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Comment: Re:The 30 and 40-somethings wrote the code... (Score 1) 450

by Kjella (#49614525) Attached to: Recruiters Use 'Digital Native' As Code For 'No Old Folks'

I find it most ironic when I watch people chase technology like phones. They have a smartphone. It has X features and does Y things. They only use it for 10%X and 15%Y, but immediately upgrade to the new phone that has 150%X and 140%Y capabilities when they're still only going to use ten to fifteen percent of the capabilities.

So? I might be a shitty photographer, but I'm going to be less terrible with a better camera and smarter auto modes. I'm sure there's many ways I haven't taken full advantage of my computer, I've still upgraded it every so often. Phones advance at a fairly rapid pace even if users don't.

Comment: Re:EEO bullshit (Score 1, Insightful) 450

by Kjella (#49614305) Attached to: Recruiters Use 'Digital Native' As Code For 'No Old Folks'

2015:

This is one of the biggest bullshit laws I've ever seen. Let's say I don't want to hire you because you're old. EEO laws simply mean that I can't say it in your face that you're old. Instead, i send you the standard HR rejection e-mail and we're all good. Sight, I hate seeing my tax $$ going to waste drafting these stupid laws.

1965:

This is one of the biggest bullshit laws I've ever seen. Let's say I don't want to hire you because you're [black]. EEO laws simply mean that I can't say it in your face that you're [black]. Instead, i send you the standard HR rejection e-mail and we're all good. Sight, I hate seeing my tax $$ going to waste drafting these stupid laws.

You're right, certain bits hasn't changed much...

Comment: Fluff piece (Score 1) 60

by Kjella (#49614083) Attached to: Accessibility In Linux Is Good (But Could Be Much Better)

GNU/Linux distributions provide great advantages over proprietary alternatives for people with disabilities. All the accessibility tools included in Linux are open source, meaning their code is readily available if you want to examine or improve it, and cost nothing.

Because disabled people are so looking for a DIY solution. I'll give you the one about cost, but aids for the disabled are usually sold or given away far under their actual cost due to ideal organizations, corporate PR, government aid and so on unless you're making a business specifically for the disabled.

Developers who do not depend on assistive technologies tend to forget - or don't know - that a disabled person might want to use their application, read their web page, and so on. ... The problem is not necessarily that developers do not care.

Oh please, the open source community is 95% driven by scratching your own itch. Very few do any real effort to make it easier for other people to use in general, disabled or not. Which of course doesn't mean that we're heartless bastards, we do care that there are children starving in Africa and a blind guy who can't use your app. Just not enough to ever get around to it.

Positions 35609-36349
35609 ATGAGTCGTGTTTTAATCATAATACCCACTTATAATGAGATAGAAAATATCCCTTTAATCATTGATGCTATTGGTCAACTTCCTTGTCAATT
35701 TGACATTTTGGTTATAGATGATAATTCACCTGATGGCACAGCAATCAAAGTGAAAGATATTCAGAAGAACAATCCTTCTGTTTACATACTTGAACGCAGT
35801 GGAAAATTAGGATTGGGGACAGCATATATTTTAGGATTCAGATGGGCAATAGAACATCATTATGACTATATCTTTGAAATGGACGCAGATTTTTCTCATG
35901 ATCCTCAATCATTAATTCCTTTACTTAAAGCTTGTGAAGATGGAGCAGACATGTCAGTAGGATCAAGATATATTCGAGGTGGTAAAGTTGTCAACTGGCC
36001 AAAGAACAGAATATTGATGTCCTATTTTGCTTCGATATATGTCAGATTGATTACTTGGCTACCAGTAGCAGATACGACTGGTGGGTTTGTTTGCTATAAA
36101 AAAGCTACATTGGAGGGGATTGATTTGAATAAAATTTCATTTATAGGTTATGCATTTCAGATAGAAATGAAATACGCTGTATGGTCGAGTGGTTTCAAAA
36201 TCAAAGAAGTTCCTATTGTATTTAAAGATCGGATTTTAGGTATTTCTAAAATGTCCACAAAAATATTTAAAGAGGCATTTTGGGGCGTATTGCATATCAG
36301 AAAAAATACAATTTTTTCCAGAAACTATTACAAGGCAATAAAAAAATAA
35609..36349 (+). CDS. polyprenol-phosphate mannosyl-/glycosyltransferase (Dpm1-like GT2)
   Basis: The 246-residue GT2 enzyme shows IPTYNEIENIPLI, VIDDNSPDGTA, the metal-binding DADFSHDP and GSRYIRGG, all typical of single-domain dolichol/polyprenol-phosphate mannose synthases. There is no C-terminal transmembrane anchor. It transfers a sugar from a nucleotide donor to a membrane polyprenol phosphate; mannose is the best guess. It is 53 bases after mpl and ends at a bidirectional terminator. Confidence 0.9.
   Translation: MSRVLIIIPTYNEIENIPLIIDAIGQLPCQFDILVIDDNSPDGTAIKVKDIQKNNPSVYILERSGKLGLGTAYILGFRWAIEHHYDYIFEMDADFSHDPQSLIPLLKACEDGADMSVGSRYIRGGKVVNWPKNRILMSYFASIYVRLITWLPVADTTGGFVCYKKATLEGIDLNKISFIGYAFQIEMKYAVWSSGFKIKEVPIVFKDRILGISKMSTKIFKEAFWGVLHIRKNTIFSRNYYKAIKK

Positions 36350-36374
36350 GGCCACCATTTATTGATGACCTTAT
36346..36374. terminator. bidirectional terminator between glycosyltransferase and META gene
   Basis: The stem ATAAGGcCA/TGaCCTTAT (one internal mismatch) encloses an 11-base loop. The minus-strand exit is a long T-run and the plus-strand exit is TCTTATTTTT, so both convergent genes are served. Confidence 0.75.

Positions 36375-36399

Rather, it's is that accessibility is highly specialized and requires someone with knowledge in the area, regardless of platform.

Yes, but it's usually not rocket surgery if you care enough to explore it. The few times I've dabbled in it I've found that often takes a lot of effort that doesn't benefit anyone but the disabled, the way a wheelchair user needs a ramp where a step works fine for everybody else. Or in other words, even if you know what you're doing it still takes time, that I certainly wouldn't want to spend on a hobby project.

Comment: Re:Systemd and Gnome3 == no thanks (Score 1) 266

by squiggleslash (#49611223) Attached to: Ubuntu 15.04 Received Well By Linux Community

Personally I wish no distro was set up to want you to use root... I have...less than fond... memories of torching everything in my Slackware systems by accident back when I used it in the late nineties.

After a temporary switch to Mac OS X in the early 2000s, I realized sudo was the way to go, and was very glad when I found modern distros reflected that.

Ubuntu isn't targeting people who need to feel like "teh lunix exparts".

Agree. It's actually aimed at a combination of newbies, and experienced *ix users. One should be protected from root at all costs. The other is experienced enough to know they should be too...

Comment: Re:human overpopulation (Score 1) 145

by Kjella (#49608117) Attached to: Empty Landscape Looms, If Large Herbivores Continue to Die Out

Essentially, we need Africa to become more economically developed as soon as possible, and when that happens, it's almost certain that they'll follow the same trends that we've seen in happen in other developed countries: stabilizing populations and more serious efforts to protect their natural resources and environment. Unfortunately, we can only encourage these countries to protect their natural assets, but there's really nothing we can do short of that.

1. Well large land animals are an important source of tourism. Tourism is a huge source of income for many poor countries in Africa, like for example it's 12% of the GDP in Kenya. Most governments want to protect them and is willing to accept aid, it's individuals that want to poach them for personal gain. Which basically means they'll take funding, equipment, personnel, anything you're willing to give really. Granted, they'll probably not care so much about CO2 emissions or whatever. Then again, neither do Americans.
2. The reason the poachers are being so successful is because they're well funded from abroad, they're not fighting against the poor man in the street but heavy criminals propped up by first world technology. We can do a lot to try cutting off this supply, catch the smuggling, prosecuting the buyers, tear down the organizations and so on. It's organized crime, just not in a shape we see much of in the western world.